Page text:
Metal Finishing Guide Book

2011-2012 Surface Finishing Guidebook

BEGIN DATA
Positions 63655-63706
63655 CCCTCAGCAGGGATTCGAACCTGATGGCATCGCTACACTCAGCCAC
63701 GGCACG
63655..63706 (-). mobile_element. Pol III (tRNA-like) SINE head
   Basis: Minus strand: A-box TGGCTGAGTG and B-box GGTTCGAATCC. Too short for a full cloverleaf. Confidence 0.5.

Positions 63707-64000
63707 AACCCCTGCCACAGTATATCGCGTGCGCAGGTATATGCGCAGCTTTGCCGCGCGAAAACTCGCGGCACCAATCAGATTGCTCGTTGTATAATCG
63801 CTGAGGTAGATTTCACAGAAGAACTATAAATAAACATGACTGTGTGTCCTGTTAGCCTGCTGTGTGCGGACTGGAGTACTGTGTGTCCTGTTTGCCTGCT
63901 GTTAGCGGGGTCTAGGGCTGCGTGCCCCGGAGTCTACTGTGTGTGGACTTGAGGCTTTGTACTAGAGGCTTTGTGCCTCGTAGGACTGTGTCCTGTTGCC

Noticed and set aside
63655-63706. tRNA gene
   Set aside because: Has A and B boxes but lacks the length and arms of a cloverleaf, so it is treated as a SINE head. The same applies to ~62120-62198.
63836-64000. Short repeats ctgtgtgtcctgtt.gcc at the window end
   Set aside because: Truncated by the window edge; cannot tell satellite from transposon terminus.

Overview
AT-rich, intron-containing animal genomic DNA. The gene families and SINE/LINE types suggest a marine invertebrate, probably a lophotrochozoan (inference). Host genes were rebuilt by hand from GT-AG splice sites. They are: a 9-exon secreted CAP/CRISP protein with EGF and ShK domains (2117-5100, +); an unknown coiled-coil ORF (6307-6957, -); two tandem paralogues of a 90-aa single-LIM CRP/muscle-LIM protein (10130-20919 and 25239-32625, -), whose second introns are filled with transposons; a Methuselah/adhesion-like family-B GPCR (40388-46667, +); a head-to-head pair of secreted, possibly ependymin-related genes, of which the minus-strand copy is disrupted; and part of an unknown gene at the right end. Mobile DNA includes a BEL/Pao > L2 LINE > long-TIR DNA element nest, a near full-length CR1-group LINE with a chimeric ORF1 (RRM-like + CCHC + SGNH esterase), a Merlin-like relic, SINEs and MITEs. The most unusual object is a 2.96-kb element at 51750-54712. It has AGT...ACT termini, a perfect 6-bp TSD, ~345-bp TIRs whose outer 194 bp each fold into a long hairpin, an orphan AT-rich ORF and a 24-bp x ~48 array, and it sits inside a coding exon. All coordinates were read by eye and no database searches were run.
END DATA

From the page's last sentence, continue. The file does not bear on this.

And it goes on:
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surface using reverse current (part is positive) and a suitable electrolyte. Principal types of anodized coatings are chromic, sulfuric, hard coat, phosphoric and boric-sulfuric. The SIFCO Process of selective electroplating has been expanded to provide a portable method of selectively applying these anodized coatings for a variety of localized-area applications. The five types of anodizing film differ markedly in the electrolytes used, the typical thickness of the coating formed, and in the purpose of the coating. Also, the five types of anodized coatings are formed under distinctively different operating conditions. The electrolytes used for selective anodizing are available in water based solutions, or may be in the form of anodizing gels. Solutions are available for all five types of anodizing and gels are available for chromic acid, phosphoric acid and boric-sul- furic acid anodizing. The operating conditions for the gels are the same as for their respective solutions, and they apply coatings of the same quality. The gel is used when anodizing near critical components that may be damaged by splashed or running anodizing solutions. The gel stays over the work area and does not stray into inappropriate places such as aircraft instrumentation, equip- ment and crevices where corrosion would start. The gels produce coatings com- parable to solution electrolytes and have the advantage of staying on the select- ed work surface. The gels are ideally suited for work in confined areas where it would be difficult to clean up. In military and commercial applications, anodized coatings are usually applied for dimensional reasons (salvage), corrosion protection and/or wear resistance pur- poses. Selective anodizing meets the performance requirements of MIL-A-8625 for type I, II and III anodized coatings. In the consumer marketplace, anodizing is often utilized for cosmetic appearance reasons. SELECTIVE PLATING TOOLS: Tools used in Selective Plating processes are known as plating tools, stylus or styli. They are used to prepare, as well as brush plate, anodize and electropolish work surfaces. The tools consist of the following elements: a handle with electrical input connectors, an anode, an anode cover, and in some cases, a means of solution flow. Additionally, the tool must have a high current carrying capability and must not contaminate the solution. Only insoluble anodes are used in selective plating. The reason for this is simple. Products of the anodic reac- tion would build up on a soluble anode when subjected to the high current densities necessary for selec- tive plating applications. The reac- tion products would be contained by the anode cover resulting in a decrease in current to unacceptable levels. For this reason, soluble anodes are not used. Graphite and platinum are excel- lent materials for selective plating anodes. The purer grades of graphite are economical, thermally and electrically conductive, noncontaminating, easi- ly machined and resistant to electrochemical attack. Platinum anodes, although more expensive, are used in some cases. These 342

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